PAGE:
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Posted on Wed, Feb 6, 2013 : 5:58 a.m.

4 Skyline High School engineering students win Young Innovators Competition

By Danielle Arndt


Skyline High School seniors, from left, Vaughan Epperson, Swagat Tripathy, Densu Dixon and Andrew Burns pose for a photo in the engineering lab at the school. The seniors, in teams of two, took first place in their respective categories in the 2012 Young Innovators Competition.

Melanie Maxwell |

Four Skyline High School seniors won first place in a statewide youth entrepreneurship competition.

The two pairs of students developed concepts, business plans and now are working on the prototypes for a water purification system using solar energy and a sonar device to help the blind navigate to be named 2012 Young Innovators.

Andrew Burns and Densu Dixon won $1,000 in the new or improved product or service category for their “HydroPod” concept. Vaughan Epperson and Swagat Tripathy took first in the new social solution or enterprise category, which also earned them a $1,000 prize, for their sonar project.

In addition to the cash prize, the students will receive up to 12 months of support and guidance from the foundation behind the Young Innovators Competition, the Prima Civitas Foundation and its Moving Ideas to Market initiative. The initiative is funded by a grant from the C.S. Mott Foundation.

Dixon said he and his classmates will have access to lawyers and professional product developers to receive assistance and advice on their designs. The ideal result would be for the students to garner additional funding and have their prototypes developed and mass distributed, Dixon said.

All four students are members of Skyline’s Design, Technology and Environmental Planning magnet. As part of their magnet capstone course, the students began working in pairs to identify, research, design and construct a solution to an open-ended engineering problem.

Teacher Thomas Pachera calls it his “the sky’s the limit” project.

He said it was sort of a fluke that his students entered the Young Innovators Competition. The class discovered the competition a few days before the deadline and scrambled to submit their business plans and product pitches. Pachera said he had three teams of students enter the competition, and the teams of Burns-Dixon and Epperson-Tripathy placed.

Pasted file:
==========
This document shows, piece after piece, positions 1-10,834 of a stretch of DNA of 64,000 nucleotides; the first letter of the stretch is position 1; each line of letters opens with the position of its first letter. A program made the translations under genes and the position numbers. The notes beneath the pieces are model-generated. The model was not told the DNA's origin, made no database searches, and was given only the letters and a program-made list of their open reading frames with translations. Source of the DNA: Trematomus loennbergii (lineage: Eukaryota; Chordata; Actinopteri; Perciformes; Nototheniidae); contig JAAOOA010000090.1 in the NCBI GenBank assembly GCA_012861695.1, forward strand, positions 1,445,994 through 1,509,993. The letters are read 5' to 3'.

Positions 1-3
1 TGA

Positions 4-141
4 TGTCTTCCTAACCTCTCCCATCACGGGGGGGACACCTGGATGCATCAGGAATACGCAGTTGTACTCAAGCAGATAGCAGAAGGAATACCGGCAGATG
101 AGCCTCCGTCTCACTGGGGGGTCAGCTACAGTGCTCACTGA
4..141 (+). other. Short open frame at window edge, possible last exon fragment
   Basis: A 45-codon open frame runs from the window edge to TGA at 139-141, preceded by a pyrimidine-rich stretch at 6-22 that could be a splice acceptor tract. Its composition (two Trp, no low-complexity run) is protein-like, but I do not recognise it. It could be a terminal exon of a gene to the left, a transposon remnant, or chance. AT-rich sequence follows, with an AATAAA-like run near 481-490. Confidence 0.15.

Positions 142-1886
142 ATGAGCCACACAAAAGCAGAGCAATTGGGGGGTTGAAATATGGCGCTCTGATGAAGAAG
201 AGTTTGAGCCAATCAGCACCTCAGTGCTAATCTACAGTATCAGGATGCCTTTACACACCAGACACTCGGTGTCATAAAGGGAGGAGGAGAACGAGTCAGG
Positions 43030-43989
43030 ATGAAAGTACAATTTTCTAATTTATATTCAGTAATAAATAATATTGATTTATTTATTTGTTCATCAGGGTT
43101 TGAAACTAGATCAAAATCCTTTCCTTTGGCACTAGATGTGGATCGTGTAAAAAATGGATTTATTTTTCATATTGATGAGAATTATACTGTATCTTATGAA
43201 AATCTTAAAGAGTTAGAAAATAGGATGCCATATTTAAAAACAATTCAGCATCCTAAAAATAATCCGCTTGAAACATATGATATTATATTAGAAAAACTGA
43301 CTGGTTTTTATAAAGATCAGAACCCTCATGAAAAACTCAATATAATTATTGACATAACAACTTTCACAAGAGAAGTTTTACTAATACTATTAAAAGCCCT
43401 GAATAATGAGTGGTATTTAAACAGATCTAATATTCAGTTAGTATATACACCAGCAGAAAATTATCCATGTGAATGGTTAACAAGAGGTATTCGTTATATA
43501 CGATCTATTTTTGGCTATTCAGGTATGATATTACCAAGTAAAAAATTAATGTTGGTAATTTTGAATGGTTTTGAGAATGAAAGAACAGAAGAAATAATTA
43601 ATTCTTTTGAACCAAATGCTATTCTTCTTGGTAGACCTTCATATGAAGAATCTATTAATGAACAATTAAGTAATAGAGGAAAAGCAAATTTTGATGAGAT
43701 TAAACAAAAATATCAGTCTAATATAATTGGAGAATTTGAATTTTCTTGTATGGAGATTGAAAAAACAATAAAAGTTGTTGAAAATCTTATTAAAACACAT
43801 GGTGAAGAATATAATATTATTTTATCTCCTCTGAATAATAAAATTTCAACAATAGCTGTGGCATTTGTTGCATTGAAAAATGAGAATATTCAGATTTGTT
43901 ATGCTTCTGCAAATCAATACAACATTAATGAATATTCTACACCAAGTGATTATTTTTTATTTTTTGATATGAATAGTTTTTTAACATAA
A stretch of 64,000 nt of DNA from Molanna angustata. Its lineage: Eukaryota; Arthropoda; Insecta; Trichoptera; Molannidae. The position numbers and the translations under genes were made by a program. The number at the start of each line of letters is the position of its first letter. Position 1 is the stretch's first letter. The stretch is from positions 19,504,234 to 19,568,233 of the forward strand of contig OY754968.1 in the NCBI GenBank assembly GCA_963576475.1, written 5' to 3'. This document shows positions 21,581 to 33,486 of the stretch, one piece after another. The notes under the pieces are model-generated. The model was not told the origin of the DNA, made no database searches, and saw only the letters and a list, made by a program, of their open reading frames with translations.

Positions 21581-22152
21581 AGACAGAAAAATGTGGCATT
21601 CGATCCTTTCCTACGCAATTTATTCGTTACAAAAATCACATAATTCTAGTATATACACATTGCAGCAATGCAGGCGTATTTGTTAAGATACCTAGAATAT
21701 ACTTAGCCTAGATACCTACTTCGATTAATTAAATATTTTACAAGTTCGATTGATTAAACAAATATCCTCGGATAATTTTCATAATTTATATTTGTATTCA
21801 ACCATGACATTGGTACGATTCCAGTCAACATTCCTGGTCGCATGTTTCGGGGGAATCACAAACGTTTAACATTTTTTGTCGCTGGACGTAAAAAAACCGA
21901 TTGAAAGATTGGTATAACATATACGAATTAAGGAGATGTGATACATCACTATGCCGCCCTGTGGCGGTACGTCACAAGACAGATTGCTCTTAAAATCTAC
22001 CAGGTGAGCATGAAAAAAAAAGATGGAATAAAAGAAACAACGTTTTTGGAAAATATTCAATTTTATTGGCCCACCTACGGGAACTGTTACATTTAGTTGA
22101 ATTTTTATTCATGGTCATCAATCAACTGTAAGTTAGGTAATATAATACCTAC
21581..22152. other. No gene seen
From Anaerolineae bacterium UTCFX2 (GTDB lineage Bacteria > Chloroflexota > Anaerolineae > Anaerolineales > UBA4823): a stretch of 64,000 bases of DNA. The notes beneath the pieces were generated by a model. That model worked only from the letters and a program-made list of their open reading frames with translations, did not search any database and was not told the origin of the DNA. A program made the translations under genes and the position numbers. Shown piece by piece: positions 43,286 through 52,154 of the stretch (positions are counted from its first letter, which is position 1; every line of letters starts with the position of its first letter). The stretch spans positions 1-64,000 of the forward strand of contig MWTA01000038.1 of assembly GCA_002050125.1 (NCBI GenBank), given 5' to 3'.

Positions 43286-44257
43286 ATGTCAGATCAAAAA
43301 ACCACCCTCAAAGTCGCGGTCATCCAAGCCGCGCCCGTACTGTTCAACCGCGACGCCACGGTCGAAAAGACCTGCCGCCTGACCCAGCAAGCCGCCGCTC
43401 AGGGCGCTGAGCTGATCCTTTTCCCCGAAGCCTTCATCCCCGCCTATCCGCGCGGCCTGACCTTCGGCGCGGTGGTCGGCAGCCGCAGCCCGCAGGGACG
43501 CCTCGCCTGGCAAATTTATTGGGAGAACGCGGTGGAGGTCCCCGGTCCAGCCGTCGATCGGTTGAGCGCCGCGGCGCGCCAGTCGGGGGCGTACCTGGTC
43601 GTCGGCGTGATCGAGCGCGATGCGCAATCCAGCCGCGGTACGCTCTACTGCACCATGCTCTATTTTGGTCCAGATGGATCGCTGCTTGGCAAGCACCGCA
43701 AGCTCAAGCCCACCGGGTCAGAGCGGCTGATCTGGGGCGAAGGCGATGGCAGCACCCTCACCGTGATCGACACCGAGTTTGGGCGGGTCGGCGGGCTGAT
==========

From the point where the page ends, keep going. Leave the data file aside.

Pachera said this particular group of students is especially motivated and passionate about engineering. The boys often have texted their teacher on a Saturday night to tell him about a problem-solving discussion or engineering breakthrough they just had, Pachera said with a chuckle.

Both Burns and Epperson plan to pursue mechanical engineering in college post-graduation. Dixon will study environmental engineering at the University of Michigan and Tripathy’s interest is in biomedical engineering.

For Tripathy, his team’s sonar device for the blind directly correlates with what he hopes to do someday.

“I’ve always been intrigued by prosthetics,” he said. “I just think they are really cool and there are so many ways, in my opinion, they could be developed better.”


Vaughan Epperson shows off his team's sonar device prototype Tuesday in the Skyline engineering lab.

Melanie Maxwell |

Tripathy and Epperson explained their prototype involves installing ultrasonic sensors and a small motor inside of a kneepad. Epperson said the motor vibrates as the sonar technology detects an object in the vicinity of the individual wearing the kneepad. The motor will vibrate faster as the object becomes closer, he said.

“We think blind people should be able to be less reliant on others,” Tripathy said, adding the idea is to create a sonar device that could be installed in anything, such as a belt or a vest.

Epperson explained current solutions for blind people involve the blind using their hands to navigate, such as through a cane or a seeing-eye dog.

“We wanted to create something that was hands-free,” he said.

For Burns and Dixon, they had a number of unique ideas for possible projects, such as a raccoon-proof trashcan.

“But we wanted to do something that helped people,” Burns said. “There also are not many solar energy water distillers out there in the market … or they were overpriced.”

Most developing countries do not have access to clean water and about 1.5 million children die each year as a result of waterborne diseases, the duo found in its research.

The four students’ projects, along with their peers’ projects, also will be submitted to the Southeast Michigan Science Fair at Washtenaw Community College in March as well as the Michigan Industrial and Technology Education Society’s (MITES) competition at Central Michigan University in May.

  • Watch the video below to see Tripathy and Epperson's winning concept.

Danielle Arndt covers K-12 education for Follow her on Twitter @DanielleArndt or email her at


Heidi Koester

Wed, Feb 6, 2013 : 7:26 p.m.

Wow -- congratulations to all involved! Thanks for reporting this.


Wed, Feb 6, 2013 : 3:32 p.m.

Some great looking ideas. Hat's off to the students, and their teacher Mr. Pachera! Excellent work, and ingenuity! On another note, your article states "about 1.5 billion children die each year as a result of waterborne diseases...". Based on a planet with a population of less than seven billion, 1.5 billion children dying per year due to waterborne diseases does not seem like it could be accurate. Perhaps someone misquoted?


Wed, Feb 6, 2013 : 7:55 p.m.

Another interesting point, the UNICEF article I posted indicated approx. 2.2 million children dying per year, and that document was from 2004. The one Andrew and Densu pulled their statistic of 1.5 million from is from 2006. It would be great to think that in a two year period that much progress had been made in cutting down on the number of child deaths being caused by waterborne diseases.


Wed, Feb 6, 2013 : 7:50 p.m.